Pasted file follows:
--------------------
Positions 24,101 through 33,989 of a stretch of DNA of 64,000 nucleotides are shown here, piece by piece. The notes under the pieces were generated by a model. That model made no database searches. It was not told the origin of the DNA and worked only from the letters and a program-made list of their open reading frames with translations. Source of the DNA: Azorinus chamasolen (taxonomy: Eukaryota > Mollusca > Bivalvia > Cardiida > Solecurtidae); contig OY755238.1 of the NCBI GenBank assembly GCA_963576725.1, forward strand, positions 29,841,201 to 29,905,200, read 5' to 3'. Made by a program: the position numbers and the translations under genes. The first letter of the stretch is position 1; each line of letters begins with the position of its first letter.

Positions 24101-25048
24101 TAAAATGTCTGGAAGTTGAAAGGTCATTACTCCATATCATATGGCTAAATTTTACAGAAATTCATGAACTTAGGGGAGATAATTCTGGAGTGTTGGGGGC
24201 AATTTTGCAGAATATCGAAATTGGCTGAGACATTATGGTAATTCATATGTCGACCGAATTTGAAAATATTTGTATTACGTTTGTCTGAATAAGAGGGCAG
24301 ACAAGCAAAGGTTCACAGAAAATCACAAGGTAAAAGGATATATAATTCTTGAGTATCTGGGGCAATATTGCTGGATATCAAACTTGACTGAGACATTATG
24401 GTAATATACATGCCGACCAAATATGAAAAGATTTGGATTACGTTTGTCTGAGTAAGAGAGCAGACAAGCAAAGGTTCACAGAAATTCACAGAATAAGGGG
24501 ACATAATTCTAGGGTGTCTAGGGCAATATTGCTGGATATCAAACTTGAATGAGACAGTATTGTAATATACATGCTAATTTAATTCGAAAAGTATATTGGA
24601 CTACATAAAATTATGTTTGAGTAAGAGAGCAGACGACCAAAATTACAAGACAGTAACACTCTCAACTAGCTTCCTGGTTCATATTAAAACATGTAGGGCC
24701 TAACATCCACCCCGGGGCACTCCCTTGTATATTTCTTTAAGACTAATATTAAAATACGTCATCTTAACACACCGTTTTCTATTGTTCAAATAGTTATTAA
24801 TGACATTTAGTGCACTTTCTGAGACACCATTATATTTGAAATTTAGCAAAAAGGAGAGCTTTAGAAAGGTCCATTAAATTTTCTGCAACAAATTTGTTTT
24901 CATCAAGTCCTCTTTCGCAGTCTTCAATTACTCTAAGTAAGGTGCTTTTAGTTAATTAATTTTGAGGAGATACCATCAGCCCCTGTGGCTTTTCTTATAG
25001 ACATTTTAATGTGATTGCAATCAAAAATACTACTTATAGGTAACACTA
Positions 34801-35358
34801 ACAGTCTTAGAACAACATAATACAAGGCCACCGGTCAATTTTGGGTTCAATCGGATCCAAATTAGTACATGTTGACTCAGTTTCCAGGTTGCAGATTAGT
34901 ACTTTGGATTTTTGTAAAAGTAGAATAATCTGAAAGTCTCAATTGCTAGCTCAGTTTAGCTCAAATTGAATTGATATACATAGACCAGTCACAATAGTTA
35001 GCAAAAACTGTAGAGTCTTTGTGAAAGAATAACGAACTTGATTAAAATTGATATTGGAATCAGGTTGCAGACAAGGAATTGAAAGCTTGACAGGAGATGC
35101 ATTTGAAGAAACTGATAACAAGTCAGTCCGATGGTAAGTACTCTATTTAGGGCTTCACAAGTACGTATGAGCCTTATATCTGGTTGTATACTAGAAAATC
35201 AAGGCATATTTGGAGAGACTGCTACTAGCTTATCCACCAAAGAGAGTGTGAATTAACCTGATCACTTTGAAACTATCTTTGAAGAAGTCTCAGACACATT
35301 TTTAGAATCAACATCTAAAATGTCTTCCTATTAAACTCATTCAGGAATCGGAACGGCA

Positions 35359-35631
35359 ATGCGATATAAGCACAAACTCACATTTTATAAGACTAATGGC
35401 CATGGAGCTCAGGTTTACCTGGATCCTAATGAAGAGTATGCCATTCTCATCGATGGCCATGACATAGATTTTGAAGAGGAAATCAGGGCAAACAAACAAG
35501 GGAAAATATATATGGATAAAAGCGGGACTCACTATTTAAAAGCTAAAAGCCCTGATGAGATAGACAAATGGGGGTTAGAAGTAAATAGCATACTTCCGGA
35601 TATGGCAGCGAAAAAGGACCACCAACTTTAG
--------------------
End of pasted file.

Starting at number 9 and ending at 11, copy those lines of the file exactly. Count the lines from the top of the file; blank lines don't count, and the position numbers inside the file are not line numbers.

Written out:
24701 TAACATCCACCCCGGGGCACTCCCTTGTATATTTCTTTAAGACTAATATTAAAATACGTCATCTTAACACACCGTTTTCTATTGTTCAAATAGTTATTAA
24801 TGACATTTAGTGCACTTTCTGAGACACCATTATATTTGAAATTTAGCAAAAAGGAGAGCTTTAGAAAGGTCCATTAAATTTTCTGCAACAAATTTGTTTT
24901 CATCAAGTCCTCTTTCGCAGTCTTCAATTACTCTAAGTAAGGTGCTTTTAGTTAATTAATTTTGAGGAGATACCATCAGCCCCTGTGGCTTTTCTTATAG